As recession fears swirl, a fresh round of layoffs is in the works for at least four corporate giants to start the new year.
Amazon (AMZN) CEO Andy Jassy said late Wednesday the company would cut “just over 18,000 roles,” a higher reduction than initially planned. Jassy’s message came the same day Salesforce (CRM) said it would slash 10% of its workforce while Vimeo (VMEO) cut headcount by 11% in its second wave of reductions.
And it’s not fair tech workers being let go.
Goldman Sachs is reportedly hashing out plans to part ways with up to 4,000 bankers any day now, according to a year-end audio message from CEO David Solomon to staff last week.
This year’s layoff announcements as US companies grapple with inflation, higher interest rates, and a deteriorating economic environment that has prompted both necessary and precautionary cost-cutting — especially after many over-hired during the post-pandemic boom in 2021.
“Amazon has weathered uncertain and difficult economies in the past, and we will continue to do so,” Jassy said in his message to Amazon staff. “Companies that last a long time go through different phases. They’re not in heavy people expansion mode every year.”
The e-commerce giant first said in November that about 10,000 jobs would be axed.
Jassy’s remarks echoed ones from Salesforce CEO Marc Benioff, who said in an email to staff on Wednesday the decision resulted from an environment that remains challenging and more measured spending by customers.
“I’ve been thinking a lot about how we came to this moment,” Benioff wrote. “As our revenue accelerated through the pandemic, we hired too many people leading into this economic downturn we’re now facing, and I take responsibility for that.”
Amazon employed 1,544,000 people as of Sept. 30, up from 1,468,000 during the same period in 2021, the company’s latest quarterly filing indicated. At Salesforce, headcount totaled 79,824 as of Oct. 31, for its own third quarter reportup from 69,530 the same time the previous year.
“The Salesforce and Amazon layoffs add to the trend we expect to continue in 2023 as the tech sector adjusts to a softer demand environment,” Wedbush analyst Dan Ives said. “We expect more tech layoffs to persist as the tech sector was spending money like 1980’s Rock Stars to keep up with demand and now pivots.”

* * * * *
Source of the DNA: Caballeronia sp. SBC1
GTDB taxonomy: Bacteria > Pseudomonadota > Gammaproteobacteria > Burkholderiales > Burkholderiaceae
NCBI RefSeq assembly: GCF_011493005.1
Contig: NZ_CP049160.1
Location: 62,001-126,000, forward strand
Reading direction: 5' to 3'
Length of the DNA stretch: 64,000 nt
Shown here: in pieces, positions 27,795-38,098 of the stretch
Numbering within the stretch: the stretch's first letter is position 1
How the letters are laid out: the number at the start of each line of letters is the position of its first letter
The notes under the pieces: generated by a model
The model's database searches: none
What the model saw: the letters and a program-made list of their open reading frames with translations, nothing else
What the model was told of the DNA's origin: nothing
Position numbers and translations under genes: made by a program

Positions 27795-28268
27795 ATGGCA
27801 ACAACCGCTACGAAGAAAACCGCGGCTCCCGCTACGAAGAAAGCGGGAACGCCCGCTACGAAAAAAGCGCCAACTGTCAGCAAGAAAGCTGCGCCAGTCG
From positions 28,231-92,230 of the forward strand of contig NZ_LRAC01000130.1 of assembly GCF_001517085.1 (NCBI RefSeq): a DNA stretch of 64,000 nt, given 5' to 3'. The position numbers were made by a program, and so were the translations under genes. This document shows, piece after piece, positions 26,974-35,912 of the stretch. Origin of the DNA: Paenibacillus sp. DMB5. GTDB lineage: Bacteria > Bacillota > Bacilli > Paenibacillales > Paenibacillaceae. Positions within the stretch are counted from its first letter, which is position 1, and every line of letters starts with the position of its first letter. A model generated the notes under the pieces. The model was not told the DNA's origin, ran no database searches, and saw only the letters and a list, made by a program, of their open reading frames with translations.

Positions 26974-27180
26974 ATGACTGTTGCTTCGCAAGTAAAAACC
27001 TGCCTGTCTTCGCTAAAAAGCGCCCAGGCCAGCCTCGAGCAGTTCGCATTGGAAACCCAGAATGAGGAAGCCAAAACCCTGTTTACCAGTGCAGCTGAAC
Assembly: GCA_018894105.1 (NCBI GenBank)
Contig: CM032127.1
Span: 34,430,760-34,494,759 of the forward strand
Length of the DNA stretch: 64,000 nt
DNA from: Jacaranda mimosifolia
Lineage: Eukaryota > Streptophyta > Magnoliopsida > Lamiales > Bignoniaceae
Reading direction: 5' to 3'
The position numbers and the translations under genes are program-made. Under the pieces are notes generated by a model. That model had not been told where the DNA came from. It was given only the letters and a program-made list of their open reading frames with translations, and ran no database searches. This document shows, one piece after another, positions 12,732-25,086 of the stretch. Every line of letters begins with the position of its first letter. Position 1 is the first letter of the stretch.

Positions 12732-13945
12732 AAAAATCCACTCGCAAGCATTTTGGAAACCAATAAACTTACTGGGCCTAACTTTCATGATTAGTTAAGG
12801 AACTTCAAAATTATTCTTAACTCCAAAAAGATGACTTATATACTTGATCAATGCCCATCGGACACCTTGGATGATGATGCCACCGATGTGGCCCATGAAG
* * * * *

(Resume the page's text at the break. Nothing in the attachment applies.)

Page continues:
Late last year, Facebook parent Meta Platforms (HALF) announced plans to lay off 11,000 workers, or 13% of its overall workforce. Twitter laid off half its workforce in November under new leadership from billionaire Tesla CEO Elon Musk. Dozens of other tech companies have taken similar actions.
A similar trend is surfacing in the finance industry, which also hired aggressively as it benefited from a post-pandemic economic and financial market boom.
Goldman Sach’s Solomon admitted last month in an interview at the Wall Street Journal’s CEO Council Summit the company hired at a frenzied pace to keep up with record deal making activity at the time. The company is now partially reversing those hires as investment banking revenues have dropped.
Even as US tech workers face layoffs, data continues to show labor conditions remain ultra tight. Monthly payroll gains averaged 391,000 across 2022, weekly filings for unemployment insurance have not budgeted much above 200,000, and on Wednesday, the latest Job Openings and Labor Turnover Survey, or JOLTS, showed a higher-than-expected 10.5 million job openings.
The Labor Department will publish its jobs report for December at 8:30 am ET Friday morning, and economists expect nonfarm payrolls rose by another 200,000 jobs last month, according to estimates from Bloomberg.
According to data tracker layoffs.fyi, tech companies have collectively laid off 153,678 workers last year. That’s more than roughly 80,000 layoffs in the sector at the onset of the COVID pandemic in 2020, underscoring that recent reductions are likely a consequence of hiring overzealously during the tech boom in 2021.
The latest job cuts report from employment firm Challenger, Gray & Christmas also showed tech companies led announced layoffs for all of 2022, with 97,171 job cuts expected, a whopping 649% surge from 2021.
The troubles in the tech space were even acknowledged by Federal Reserve Chair Jerome Powell, who said during a press conference last month these layoffs were “a story unto itself.”
And Bank of America’s Michael Gapen pointed out that while the latest data shows a “very healthy labor market” — and an apparent mismatch from anecdotal evidence — tech layoffs may not show up in the employment data for as long as laid off workers are receiving severance .
Alexandra Semenova is a reporter for Yahoo Finance. Follow her on Twitter @alexandraandnyc